- Open the Settings app on the Android device.
- Select System. (This only needs to be done on Android 8.0 devices or higher)
- Scroll to the bottom and select About phone.
- Scroll to the bottom and tap Build number 7 times.
- Return to the previous screen to find Developer options near the bottom.
Now open dev settings and find “Enable Bleutooth HCI snoop log” and enable it. After this all Bluetooth communication from the device with any external Bluetooth device will be logged. The logs can be viewed by accessing a file called btsnoop_hci.log (in the case of my Android 7.0 device, they’re located at /mtklog/btlog/btsnoop_hci.log).
So now we will need to perform the following steps to get some info about how authentication (pairing) works.
- Turn on Bluetooth and HCI log.
- Pair your device to the Xiaomi Android App.
- Turn off Bluetooth.
- Download your btsnoop_hci.log to your PC.
- Open it with Wireshark.
- Find the first ATT protocol request that go to the handle 0x0055 (which represents Anhui Huami Information Technology Co, the company that makes wearable devices and owns the Xiaomi brand)
You’ll see something like this:
As can be seen from the figure above, the handle UUID values are:
- Pairing device
Main service UUID
- Auth Characteristic (Char) UUID
- Notification descriptor (Des) handle
0x2902 (it same for all stuff)
And here are the Authentication steps:
- Setting on auth notifications (to get a response) by sending 2 bytes request \x01\x00 to the Des.
- Send 16 bytes encryption key to the Char with a command and appending to it 2 bytes \x01\x00 + KEY.
- Requesting random key from the device with a command by sending 2 bytes \x02\x00 to the Char.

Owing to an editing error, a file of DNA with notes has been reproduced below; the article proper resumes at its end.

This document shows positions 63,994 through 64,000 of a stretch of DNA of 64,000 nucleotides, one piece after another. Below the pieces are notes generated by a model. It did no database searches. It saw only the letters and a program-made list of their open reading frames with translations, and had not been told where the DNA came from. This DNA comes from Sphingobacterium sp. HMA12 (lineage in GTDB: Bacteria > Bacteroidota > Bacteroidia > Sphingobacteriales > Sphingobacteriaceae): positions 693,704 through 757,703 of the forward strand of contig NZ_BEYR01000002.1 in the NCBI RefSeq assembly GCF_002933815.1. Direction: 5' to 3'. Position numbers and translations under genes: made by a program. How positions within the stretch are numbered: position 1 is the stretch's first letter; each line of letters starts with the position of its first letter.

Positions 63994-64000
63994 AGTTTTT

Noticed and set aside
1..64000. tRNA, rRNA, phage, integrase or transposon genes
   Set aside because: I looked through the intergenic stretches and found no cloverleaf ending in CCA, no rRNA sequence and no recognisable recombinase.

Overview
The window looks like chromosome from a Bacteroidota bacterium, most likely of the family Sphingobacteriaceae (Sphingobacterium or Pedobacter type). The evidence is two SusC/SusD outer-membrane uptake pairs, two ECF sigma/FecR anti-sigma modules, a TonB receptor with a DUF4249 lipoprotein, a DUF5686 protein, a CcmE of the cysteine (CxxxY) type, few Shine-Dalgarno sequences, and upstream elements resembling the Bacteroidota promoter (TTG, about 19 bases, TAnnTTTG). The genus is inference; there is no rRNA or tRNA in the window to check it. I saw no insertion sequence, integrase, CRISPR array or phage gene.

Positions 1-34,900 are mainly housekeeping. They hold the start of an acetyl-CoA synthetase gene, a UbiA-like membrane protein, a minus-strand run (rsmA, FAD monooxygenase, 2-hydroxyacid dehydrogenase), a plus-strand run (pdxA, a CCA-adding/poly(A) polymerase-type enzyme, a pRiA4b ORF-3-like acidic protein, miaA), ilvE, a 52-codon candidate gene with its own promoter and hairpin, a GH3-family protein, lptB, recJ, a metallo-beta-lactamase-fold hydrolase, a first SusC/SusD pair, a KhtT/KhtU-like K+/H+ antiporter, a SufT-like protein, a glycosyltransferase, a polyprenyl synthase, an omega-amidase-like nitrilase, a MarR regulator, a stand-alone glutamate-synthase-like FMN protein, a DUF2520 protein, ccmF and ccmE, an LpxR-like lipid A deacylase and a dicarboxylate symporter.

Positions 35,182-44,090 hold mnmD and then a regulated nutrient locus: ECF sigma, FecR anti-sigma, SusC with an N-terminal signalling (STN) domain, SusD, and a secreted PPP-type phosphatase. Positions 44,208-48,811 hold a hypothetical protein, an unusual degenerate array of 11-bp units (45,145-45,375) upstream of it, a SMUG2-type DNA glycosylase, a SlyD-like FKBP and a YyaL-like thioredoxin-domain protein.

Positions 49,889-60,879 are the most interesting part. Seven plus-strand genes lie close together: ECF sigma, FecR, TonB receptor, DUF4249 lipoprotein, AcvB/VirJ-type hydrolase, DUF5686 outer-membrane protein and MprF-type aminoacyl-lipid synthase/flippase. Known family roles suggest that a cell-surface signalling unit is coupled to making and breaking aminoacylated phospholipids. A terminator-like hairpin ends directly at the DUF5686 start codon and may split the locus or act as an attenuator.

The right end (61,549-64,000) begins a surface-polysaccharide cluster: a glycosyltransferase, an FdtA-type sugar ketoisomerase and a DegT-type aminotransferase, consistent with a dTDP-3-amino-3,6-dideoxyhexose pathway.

- Getting random key from the device response (last 16 bytes).
- Encrypting this random number with our 16 bytes key using the AES/ECB/NoPadding encryption algorithm (from Crypto.Cipher import AES) and send it back to the Char (\x03\x00 + encoded data)
Real Time Data
The Auth process was a little complicated and to add to the problems, the heart rate monitor was turning off after 15 sec. Here are the UUID values that were obtained from the device:
- Hardware service (HRDW) UUID
- Heart Monitor Service (HMS) UUID
- Heart Rate Measure Characteristic (HRM) UUID
- Heart Monitor Control Characteristic (HMC) UUID
- Sensor Characteristic (SENS) UUID
- Notification descriptor (DES) handle
0x2902 (it’s the same always)
And here is how a few common actions are carried out:
- To turn off the current hear monitor measurement.
Send a request to HMC \x15\x02\x00 for one-shot measurements.
Send a request to HMC \x15\x01\x00 for continous measurements.
- Enabling Gyroscope and Heart raw data by sending a command to SENS \x01\x03\x19
- Enabling notification for HRM by writing a request to DES \x01\x00
- Start continuous heart measurements by sending a request to HMC \x15\x01\x01
- Sending command to SENS \x02 (don’t know why this is need)
- Then while getting notifications, every 12 seconds we need to send a ping with the value \x16 to the HCM
Understanding how data is parsed was not very interesting , as you needed to find out how to unpack data that comes from the device.
Some part of it can be parsed from logs, and some cannot.
Finding the right packets and encoding can take some time. In my case I tried to find similar byte occurrences in packets next to each other, some repeating within a packet.